And that’s where evening workouts can be tricky. To train optimally, a person who eats breakfast at 8 a.m. would need to finish running (and stretching) at least by 7:30 p.m. to finish eating at 8 p.m., with maybe a half-hour left before sunset. Seem unrealistic?
Maybe. I decided to try a seven-mile run after work, but before I left I checked what time the sun would be setting. It turned out sunset was about 8:30. So I ate breakfast later than usual that day, went to work and then ran, getting in just six miles before stopping at 8 p.m. I did a few quick stretches and ate some chicken and brown rice leftovers with roasted vegetables. I was in bed by 9:30.
I realize on some days it might not be possible to do everything right. I asked Youngstedt about this.
“People should exercise when it is convenient,” he said, “when they can consistently do it.”
“The three pillars of good health are nutrition, exercise and sleep,” Czeisler said. “But they shouldn’t be at odds with each other. Exercising at 4 o’clock in the morning and therefore not sleeping or getting up at 5 and losing two hours of sleep in order to exercise is a bad idea, just as eating in the middle of the night is a bad idea.”
In addition, long-distance running can increase your sleep needs, which can average between seven and nine hours, depending on your age, Czeisler said. But just as you do when you travel across time zones, you can adapt your biological clock to your training. This is especially important to keep in mind about a week before your race so that you can adjust your rhythm to accommodate the race start time, he added.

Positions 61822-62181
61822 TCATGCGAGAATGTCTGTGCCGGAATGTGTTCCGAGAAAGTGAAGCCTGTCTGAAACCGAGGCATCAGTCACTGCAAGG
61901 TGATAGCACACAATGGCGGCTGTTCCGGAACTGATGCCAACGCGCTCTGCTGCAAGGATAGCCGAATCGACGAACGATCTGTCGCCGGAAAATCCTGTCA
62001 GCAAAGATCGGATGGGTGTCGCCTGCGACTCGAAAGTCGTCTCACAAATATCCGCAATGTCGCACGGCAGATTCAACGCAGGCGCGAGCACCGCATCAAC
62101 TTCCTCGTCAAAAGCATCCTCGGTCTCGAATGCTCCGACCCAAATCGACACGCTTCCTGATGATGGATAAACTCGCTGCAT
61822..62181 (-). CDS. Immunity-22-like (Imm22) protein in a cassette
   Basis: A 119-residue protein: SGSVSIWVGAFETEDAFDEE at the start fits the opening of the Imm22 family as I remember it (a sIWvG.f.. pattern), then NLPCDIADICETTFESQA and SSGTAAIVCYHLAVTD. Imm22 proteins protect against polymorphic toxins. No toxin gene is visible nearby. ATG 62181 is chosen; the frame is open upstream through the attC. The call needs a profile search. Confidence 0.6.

Don’t know how much sleep is right for you? The National Sleep Foundation has guidelines at sleep.org .
Recovery eating that won’t keep you awake
According to Philadelphia sports dietetics specialist Kelly Jones, if you’re planning to exercise in the evening, it’s important to eat throughout the day to fuel your workout and to prevent overeating afterward. Yet don’t be tempted to exercise and then go to sleep without eating, Jones said.
“The same fueling and recovery principles apply, no matter what time of day you are moving your body.”
Jones recommends a balanced breakfast and a mid-morning snack, which would allow you to eat lunch later in the afternoon. You want lunch to be a slightly bigger meal than usual, she said, while staying away from fried foods and excessive saturated fats. This way, a snack two hours prior to exercise can help you to fuel your workout and prevent excessive hunger.
After exercise, you want to consume a combination of carbohydrates and protein within an hour, she said. This may require some planning and preparation, but in a pinch, Jones said, you can grab a cup of yogurt to mix with whole-grain cereal and fruit. Tart cherries added to yogurt and smoothies are great for muscle recovery and have potential sleep benefits, Jones noted.
Specific foods to avoid at night include anything with excessive sugar or any caffeine, Jones said.
It’s important to eat even if you’re going to sleep not only because you just exercised, but also because the growth hormone that is released after you fall asleep (which aids in muscle recovery) depends on protein and carbohydrates, Jones said.
She added that if you’re exercising for longer than an hour, even in the evening, you should consider fueling during the workout. Many popular sports gels and energy drinks contain caffeine, however, so check the label before consuming, she said. Czeisler noted that caffeine can stay in your system for up to nine hours. This means you could still experience the effects of about half the amount of caffeine from the cappuccino you drank at lunchtime as late as 9 p.m.